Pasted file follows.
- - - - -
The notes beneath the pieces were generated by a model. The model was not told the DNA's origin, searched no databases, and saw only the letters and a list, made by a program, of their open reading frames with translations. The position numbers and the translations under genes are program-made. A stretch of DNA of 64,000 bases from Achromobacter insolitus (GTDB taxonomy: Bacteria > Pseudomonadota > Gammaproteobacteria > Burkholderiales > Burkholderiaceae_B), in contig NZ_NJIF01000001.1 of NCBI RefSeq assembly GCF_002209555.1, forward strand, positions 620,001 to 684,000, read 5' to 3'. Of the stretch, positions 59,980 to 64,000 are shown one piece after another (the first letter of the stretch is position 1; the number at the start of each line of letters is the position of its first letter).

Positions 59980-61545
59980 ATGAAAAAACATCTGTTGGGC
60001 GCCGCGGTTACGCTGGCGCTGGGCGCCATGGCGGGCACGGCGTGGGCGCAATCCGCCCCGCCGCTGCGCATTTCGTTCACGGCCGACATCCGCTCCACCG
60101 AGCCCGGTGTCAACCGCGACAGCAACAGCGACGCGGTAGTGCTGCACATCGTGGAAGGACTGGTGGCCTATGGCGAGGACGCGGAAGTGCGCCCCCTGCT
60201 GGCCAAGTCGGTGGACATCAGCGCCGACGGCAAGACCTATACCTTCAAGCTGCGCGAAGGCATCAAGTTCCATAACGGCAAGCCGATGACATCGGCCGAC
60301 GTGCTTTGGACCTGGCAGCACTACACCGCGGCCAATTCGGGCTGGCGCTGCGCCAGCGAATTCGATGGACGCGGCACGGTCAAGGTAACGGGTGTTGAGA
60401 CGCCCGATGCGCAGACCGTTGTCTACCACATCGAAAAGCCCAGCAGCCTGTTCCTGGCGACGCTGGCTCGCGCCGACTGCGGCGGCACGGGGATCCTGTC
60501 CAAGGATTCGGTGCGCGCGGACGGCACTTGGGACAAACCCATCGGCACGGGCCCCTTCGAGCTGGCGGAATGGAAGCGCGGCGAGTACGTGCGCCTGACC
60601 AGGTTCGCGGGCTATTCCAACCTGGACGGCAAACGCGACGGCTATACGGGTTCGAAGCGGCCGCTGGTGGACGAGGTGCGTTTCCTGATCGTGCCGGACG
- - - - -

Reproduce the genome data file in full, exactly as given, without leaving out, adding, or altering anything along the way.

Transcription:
The notes beneath the pieces were generated by a model. The model was not told the DNA's origin, searched no databases, and saw only the letters and a list, made by a program, of their open reading frames with translations. The position numbers and the translations under genes are program-made. A stretch of DNA of 64,000 bases from Achromobacter insolitus (GTDB taxonomy: Bacteria > Pseudomonadota > Gammaproteobacteria > Burkholderiales > Burkholderiaceae_B), in contig NZ_NJIF01000001.1 of NCBI RefSeq assembly GCF_002209555.1, forward strand, positions 620,001 to 684,000, read 5' to 3'. Of the stretch, positions 59,980 to 64,000 are shown one piece after another (the first letter of the stretch is position 1; the number at the start of each line of letters is the position of its first letter).

Positions 59980-61545
59980 ATGAAAAAACATCTGTTGGGC
60001 GCCGCGGTTACGCTGGCGCTGGGCGCCATGGCGGGCACGGCGTGGGCGCAATCCGCCCCGCCGCTGCGCATTTCGTTCACGGCCGACATCCGCTCCACCG
60101 AGCCCGGTGTCAACCGCGACAGCAACAGCGACGCGGTAGTGCTGCACATCGTGGAAGGACTGGTGGCCTATGGCGAGGACGCGGAAGTGCGCCCCCTGCT
60201 GGCCAAGTCGGTGGACATCAGCGCCGACGGCAAGACCTATACCTTCAAGCTGCGCGAAGGCATCAAGTTCCATAACGGCAAGCCGATGACATCGGCCGAC
60301 GTGCTTTGGACCTGGCAGCACTACACCGCGGCCAATTCGGGCTGGCGCTGCGCCAGCGAATTCGATGGACGCGGCACGGTCAAGGTAACGGGTGTTGAGA
60401 CGCCCGATGCGCAGACCGTTGTCTACCACATCGAAAAGCCCAGCAGCCTGTTCCTGGCGACGCTGGCTCGCGCCGACTGCGGCGGCACGGGGATCCTGTC
60501 CAAGGATTCGGTGCGCGCGGACGGCACTTGGGACAAACCCATCGGCACGGGCCCCTTCGAGCTGGCGGAATGGAAGCGCGGCGAGTACGTGCGCCTGACC
60601 AGGTTCGCGGGCTATTCCAACCTGGACGGCAAACGCGACGGCTATACGGGTTCGAAGCGGCCGCTGGTGGACGAGGTGCGTTTCCTGATCGTGCCGGACG